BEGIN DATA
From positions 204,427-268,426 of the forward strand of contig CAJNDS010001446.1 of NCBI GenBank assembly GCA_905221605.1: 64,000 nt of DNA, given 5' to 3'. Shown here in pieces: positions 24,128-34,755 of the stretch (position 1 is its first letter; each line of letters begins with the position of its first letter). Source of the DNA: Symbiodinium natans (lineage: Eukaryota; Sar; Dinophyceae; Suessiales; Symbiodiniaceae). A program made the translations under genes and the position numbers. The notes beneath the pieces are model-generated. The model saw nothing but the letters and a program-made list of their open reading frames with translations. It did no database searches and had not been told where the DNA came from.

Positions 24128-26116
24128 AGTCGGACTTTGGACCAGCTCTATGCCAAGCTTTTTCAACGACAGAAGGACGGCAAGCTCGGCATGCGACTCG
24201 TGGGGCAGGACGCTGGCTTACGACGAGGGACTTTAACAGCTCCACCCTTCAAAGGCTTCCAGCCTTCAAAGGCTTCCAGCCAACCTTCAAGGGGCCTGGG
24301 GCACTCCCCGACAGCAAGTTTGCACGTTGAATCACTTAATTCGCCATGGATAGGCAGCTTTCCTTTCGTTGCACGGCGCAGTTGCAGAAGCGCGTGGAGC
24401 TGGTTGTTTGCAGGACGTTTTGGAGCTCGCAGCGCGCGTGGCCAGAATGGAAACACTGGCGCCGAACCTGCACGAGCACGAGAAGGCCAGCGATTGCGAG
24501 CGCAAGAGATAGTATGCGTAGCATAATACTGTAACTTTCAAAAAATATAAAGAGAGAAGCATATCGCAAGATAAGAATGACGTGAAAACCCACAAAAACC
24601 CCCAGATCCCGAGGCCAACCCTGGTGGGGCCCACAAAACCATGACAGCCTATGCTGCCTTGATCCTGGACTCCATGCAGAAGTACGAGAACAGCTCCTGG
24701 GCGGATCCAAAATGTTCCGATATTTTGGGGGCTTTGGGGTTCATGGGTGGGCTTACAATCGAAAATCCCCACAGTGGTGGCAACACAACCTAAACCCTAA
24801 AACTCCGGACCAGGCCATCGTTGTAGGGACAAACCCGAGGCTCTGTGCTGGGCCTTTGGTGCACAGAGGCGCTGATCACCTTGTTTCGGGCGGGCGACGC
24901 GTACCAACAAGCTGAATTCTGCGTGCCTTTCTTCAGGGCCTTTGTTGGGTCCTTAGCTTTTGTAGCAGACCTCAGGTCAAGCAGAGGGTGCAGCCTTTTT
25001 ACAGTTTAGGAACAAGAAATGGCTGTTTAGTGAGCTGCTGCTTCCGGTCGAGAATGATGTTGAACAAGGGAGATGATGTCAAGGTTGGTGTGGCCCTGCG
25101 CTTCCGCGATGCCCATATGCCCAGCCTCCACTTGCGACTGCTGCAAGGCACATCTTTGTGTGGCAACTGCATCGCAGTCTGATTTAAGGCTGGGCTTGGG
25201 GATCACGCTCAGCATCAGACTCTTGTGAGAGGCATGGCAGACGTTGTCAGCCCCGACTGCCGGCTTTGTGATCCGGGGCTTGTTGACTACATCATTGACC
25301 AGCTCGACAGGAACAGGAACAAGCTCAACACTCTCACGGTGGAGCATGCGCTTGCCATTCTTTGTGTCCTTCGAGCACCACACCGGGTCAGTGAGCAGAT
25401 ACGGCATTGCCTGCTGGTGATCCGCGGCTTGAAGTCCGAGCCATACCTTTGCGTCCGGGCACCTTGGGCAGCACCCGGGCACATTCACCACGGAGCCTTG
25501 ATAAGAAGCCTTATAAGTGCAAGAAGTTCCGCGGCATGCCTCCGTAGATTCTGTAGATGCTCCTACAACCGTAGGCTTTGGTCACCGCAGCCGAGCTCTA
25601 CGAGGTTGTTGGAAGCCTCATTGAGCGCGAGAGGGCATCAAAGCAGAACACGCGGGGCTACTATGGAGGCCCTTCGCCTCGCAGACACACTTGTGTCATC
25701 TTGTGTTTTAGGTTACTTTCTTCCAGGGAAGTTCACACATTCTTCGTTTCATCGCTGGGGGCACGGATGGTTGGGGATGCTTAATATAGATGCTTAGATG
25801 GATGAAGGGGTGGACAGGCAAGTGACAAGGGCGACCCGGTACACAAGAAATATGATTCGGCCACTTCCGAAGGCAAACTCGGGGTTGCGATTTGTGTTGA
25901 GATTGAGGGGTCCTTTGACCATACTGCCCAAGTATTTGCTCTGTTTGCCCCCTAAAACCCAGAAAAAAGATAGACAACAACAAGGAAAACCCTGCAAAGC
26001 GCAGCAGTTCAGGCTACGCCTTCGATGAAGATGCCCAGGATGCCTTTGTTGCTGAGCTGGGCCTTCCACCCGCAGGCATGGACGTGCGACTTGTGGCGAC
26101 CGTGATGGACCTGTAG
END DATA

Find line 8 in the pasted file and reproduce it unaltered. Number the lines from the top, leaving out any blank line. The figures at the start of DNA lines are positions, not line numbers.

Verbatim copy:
24601 CCCAGATCCCGAGGCCAACCCTGGTGGGGCCCACAAAACCATGACAGCCTATGCTGCCTTGATCCTGGACTCCATGCAGAAGTACGAGAACAGCTCCTGG